Solo: You Are A Cinema; I Could Watch You Forever.

This way to the show.

This way to the show.

She produces her ticket at the entrance. Yes, a ticket for one. The cinema employee separates the ticket into two and hands her back the stub. She quickly gets on the escalator, trying not to look at anyone around her. The cinema entrance is always the most awkward. Friends waiting for friends, dates waiting for dates, family waiting for family. Most people came in pairs or groups. In the bright lights of the outside world, her singular figure was most noticeable.

She gets off the escalator and scans the floor for the right theatre. There it is, right through those familiar heavy doors that frame every entrance. Heading up the steps, she finds her row quickly and seats herself down. The wait before the show starts is also awkward. With the lights dimmed but not dark, her lone figure was also noticeable, especially if flanked by groups of friends or cuddling couples. Hushed whispers, idle chat, displays of affection– all that white noise is magnified when you are sitting alone, waiting for the show to start. However, once the lights go off and the screen comes on, the awkwardness immediately disappears, replaced by eager anticipation of the movie.

But today was different. As she seats herself down, she notices that the seat to her left is already taken. By a boy. There is no one to his left. To her right is a couple and they were already engaging in big public displays of affection (to put it lightly). Maybe he’s waiting for someone, she thinks as she settles into her seat, taking her coat off and placing her handbag on her lap. She looks at him out of the corner of her eye. He’s sitting very still. His profile is quite good looking. She blushes and her eyes glance back to the screen, which is playing commercials. He’s most likely waiting for someone.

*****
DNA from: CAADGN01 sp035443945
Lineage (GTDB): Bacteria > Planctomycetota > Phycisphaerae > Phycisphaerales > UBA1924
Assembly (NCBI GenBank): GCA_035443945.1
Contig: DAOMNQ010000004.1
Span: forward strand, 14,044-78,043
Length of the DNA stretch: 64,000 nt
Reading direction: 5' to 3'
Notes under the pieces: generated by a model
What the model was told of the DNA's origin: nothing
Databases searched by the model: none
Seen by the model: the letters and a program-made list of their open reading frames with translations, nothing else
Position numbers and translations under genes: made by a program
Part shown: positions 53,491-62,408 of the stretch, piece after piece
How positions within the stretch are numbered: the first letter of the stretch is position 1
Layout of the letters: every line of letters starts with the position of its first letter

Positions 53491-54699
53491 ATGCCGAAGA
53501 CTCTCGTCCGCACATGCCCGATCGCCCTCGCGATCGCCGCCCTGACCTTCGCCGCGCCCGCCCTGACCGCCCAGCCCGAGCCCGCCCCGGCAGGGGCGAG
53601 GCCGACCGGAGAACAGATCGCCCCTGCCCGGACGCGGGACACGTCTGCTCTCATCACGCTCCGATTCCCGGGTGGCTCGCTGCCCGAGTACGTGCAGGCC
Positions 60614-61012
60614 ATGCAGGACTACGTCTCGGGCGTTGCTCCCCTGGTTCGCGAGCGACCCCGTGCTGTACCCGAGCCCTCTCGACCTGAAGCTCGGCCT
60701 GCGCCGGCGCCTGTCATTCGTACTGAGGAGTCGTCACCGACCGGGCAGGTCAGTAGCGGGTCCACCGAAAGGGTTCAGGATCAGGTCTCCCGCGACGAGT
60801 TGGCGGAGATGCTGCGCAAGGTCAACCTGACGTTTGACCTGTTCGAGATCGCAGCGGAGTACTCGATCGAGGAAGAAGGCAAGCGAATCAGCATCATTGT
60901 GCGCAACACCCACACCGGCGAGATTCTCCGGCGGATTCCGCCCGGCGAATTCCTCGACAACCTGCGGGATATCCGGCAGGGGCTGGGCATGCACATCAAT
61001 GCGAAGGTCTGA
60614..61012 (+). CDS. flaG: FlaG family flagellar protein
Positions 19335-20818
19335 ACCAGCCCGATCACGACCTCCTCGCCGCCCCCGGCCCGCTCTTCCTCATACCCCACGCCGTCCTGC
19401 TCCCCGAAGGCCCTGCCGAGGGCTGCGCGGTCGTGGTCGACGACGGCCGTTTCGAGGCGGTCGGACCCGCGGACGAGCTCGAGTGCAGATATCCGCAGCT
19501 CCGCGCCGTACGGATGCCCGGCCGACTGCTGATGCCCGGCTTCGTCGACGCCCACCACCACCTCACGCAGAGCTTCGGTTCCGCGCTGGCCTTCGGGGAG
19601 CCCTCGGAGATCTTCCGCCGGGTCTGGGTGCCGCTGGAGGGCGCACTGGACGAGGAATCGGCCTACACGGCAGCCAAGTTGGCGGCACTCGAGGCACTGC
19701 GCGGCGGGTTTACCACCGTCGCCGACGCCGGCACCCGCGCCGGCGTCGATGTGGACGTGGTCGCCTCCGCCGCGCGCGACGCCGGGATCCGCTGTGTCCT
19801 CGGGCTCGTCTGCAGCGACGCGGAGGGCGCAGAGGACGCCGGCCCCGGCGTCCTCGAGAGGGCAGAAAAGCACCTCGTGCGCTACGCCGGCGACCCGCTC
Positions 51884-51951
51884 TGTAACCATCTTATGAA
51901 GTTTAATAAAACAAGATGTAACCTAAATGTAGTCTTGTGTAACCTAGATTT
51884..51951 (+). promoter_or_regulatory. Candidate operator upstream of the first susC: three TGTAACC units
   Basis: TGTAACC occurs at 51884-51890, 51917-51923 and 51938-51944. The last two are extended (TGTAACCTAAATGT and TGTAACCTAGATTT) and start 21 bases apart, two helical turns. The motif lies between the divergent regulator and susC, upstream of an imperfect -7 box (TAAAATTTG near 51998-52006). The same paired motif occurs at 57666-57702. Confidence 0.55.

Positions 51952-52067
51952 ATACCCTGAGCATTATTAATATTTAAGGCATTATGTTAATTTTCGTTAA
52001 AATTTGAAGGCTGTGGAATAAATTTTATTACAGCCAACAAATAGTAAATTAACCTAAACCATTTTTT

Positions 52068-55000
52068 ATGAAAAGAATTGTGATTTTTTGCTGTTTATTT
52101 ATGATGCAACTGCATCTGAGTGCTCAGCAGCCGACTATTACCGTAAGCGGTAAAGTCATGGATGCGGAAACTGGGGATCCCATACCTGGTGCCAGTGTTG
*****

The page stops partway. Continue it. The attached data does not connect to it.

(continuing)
As she tries to stay very still and focus on the mindless commercials on screen, the couple to her right are now practically in full-on make out mode. It was a complete visual and aural assault; almost too much to bear. Gritting her teeth, she tries to remain calm and not be annoyed by the puke-inducing kissing noises. Finally, the lights dim. She breathes a sigh of relief.

“Thank god,” the boy to her left whispers.
She laughs quietly in agreement. He turns to look at her. She looks back at him in the dark. The seat to his left is still empty. They both smile.

The movie begins.

live, love, laugh,

hautebrew

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